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  1. Late stage rash in a patient with Rocky Mountain spotted fever. Rash is a common sign in people who are sick with RMSF. Rash usually develops 2-4 days after fever begins. The look of the rash can vary widely over the course of illness.

  2. Rocky Mountain spotted fever - Symptoms and causes

    www.mayoclinic.org/diseases-conditions/rocky...

    Early signs and symptoms of Rocky Mountain spotted fever include a severe headache and high fever. A few days later, a rash usually appears on the wrists and ankles. Rocky Mountain spotted fever responds well to prompt treatment with antibiotics.

  3. Rocky Mountain Spotted Fever Symptoms and Signs: Causes

    www.emedicinehealth.com/rocky_mountain_spotted...

    Rocky Mountain Spotted Fever Symptoms Unfortunately, the early symptoms of RMSF are nonspecific, such as fever (usually greater than 102 F), chills, nausea , vomiting , headache , muscle pain, and fatigue ; these symptoms are frequently ignored or attributed to other causes.

  4. Rocky Mountain Spotted Fever: Symptoms & Signs

    www.medicinenet.com/rocky_mountain_spotted_fever...

    Initial symptoms may include fever, nausea, vomiting, decreased appetite, and muscle aches. A severe headache is characteristic of this disease. Other, later associated signs and symptoms include a skin rash, joint pains, diarrhea, and abdominal pain. Cause of Rocky Mountain spotted fever. Rickettsia rickettsii is the bacteria that causes RMSF.

  5. Rocky Mountain Spotted Fever: Pictures and Long-Term Effects

    www.healthline.com/.../rocky-mountain-spotted-fever

    The symptoms of Rocky Mountain spotted fever typically begin between 2 and 14 days after getting a tick bite. Symptoms come on suddenly and usually include: high fever, which may persist for 2 to 3 weeks. chills. muscle aches. headache. nausea. vomiting.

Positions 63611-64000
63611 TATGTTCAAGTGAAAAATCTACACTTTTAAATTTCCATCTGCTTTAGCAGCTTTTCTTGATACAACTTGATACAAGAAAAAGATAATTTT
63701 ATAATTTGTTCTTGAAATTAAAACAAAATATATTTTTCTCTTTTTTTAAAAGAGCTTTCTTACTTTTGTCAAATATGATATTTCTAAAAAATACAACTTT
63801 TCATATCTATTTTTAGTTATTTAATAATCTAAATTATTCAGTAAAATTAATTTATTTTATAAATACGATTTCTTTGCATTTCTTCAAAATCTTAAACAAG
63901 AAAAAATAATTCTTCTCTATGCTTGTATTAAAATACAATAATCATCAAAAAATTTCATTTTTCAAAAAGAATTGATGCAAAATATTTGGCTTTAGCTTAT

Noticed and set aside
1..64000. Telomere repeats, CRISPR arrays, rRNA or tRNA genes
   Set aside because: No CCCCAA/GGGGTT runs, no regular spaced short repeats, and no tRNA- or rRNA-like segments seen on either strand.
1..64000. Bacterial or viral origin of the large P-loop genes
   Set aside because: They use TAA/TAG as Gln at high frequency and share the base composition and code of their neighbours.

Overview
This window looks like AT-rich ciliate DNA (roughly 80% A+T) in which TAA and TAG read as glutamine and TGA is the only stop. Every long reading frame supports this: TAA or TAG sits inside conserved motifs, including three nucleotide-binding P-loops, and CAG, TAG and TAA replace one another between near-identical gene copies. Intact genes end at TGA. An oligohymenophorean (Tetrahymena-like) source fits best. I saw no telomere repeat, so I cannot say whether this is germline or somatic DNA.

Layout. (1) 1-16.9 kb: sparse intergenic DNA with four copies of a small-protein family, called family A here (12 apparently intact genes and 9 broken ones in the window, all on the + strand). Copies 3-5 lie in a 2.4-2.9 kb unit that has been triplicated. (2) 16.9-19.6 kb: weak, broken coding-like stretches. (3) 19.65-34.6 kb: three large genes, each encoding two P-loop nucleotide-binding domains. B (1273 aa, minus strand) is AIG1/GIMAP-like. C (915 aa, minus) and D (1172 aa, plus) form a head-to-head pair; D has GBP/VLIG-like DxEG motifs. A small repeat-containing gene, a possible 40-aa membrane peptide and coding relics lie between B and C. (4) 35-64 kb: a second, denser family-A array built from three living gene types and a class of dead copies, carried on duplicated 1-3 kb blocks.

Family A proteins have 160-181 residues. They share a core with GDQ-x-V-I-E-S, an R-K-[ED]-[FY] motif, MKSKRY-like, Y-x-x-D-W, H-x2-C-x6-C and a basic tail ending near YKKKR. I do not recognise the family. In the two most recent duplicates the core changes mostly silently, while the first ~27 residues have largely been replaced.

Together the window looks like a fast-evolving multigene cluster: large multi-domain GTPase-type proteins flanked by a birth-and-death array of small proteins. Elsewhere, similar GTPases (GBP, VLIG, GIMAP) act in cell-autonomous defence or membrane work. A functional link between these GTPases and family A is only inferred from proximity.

6. Rocky Mountain Spotted Fever | Johns Hopkins Medicine

    www.hopkinsmedicine.org/health/conditions-and...

    Key points about Rocky Mountain spotted fever RMSF is caused by a bacterium that is spread to people by the bite of an infected tick. Symptoms include a rash, fever, headache, decreased appetite, chills, sore throat, confusion, stomach ache, nausea or vomiting, diarrhea, body aches, and sensitivity to light.

    • What are the Symptoms of Rocky Mountain Spotted Fever?
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    • Rocky Mountain Spotted Fever | Bacteria, Signs & Symptoms, Diagnosis and Treatment
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    • Signs of Rocky Mountain Spotted Fever
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  7. Rocky Mountain Spotted Fever: See Photos of the Rash

    www.onhealth.com/.../1/rocky_mountain_spotted_fever

    Early symptoms of Rocky Mountain spotted fever usually occur about five to 10 days following the tick bite, and include fever, nausea, vomiting, muscle pain, loss of appetite, and headache. As the disease progresses, symptoms may include rash, abdominal pain, joint pain, and diarrhea.

  8. Rocky Mountain spotted fever: Symptoms and treatment

    www.medicalnewstoday.com/articles/317198.php

    Signs of RMSF include: fever. digestive problems, such as nausea, diarrhea, vomiting, or lack of appetite. severe abdominal pain. headache, particularly at the front of the head. muscle aches. a dry cough, sore throat, or both. chest pain that feels worse when coughing, sneezing, or inhaling (known as pleuritic chest pain)

  9. Picture of Rocky Mountain Spotted Fever - WebMD

    www.webmd.com/skin-problems-and-treatments/...

    Rocky Mountain Spotted Fever. The abrupt onset of the disease includes severe headache, fever, chills, arthralgia, and myalgia. After 2–3 days of these constitutional symptoms, erythematous macules erupt on the wrists, hands, forearms,legs, and ankles, as seen in these figures. Lesions then spread to the palms and soles and the trunk.

  10. Rocky Mountain spotted fever - Wikipedia

    en.wikipedia.org/wiki/Rocky_Mountain_spotted_fever

    Prognosis. Long-term health problems following acute Rocky Mountain spotted fever infection include partial paralysis of the lower extremities, gangrene requiring amputation of fingers, toes, or arms or legs, hearing loss, loss of bowel or bladder control, movement disorders, and language disorders.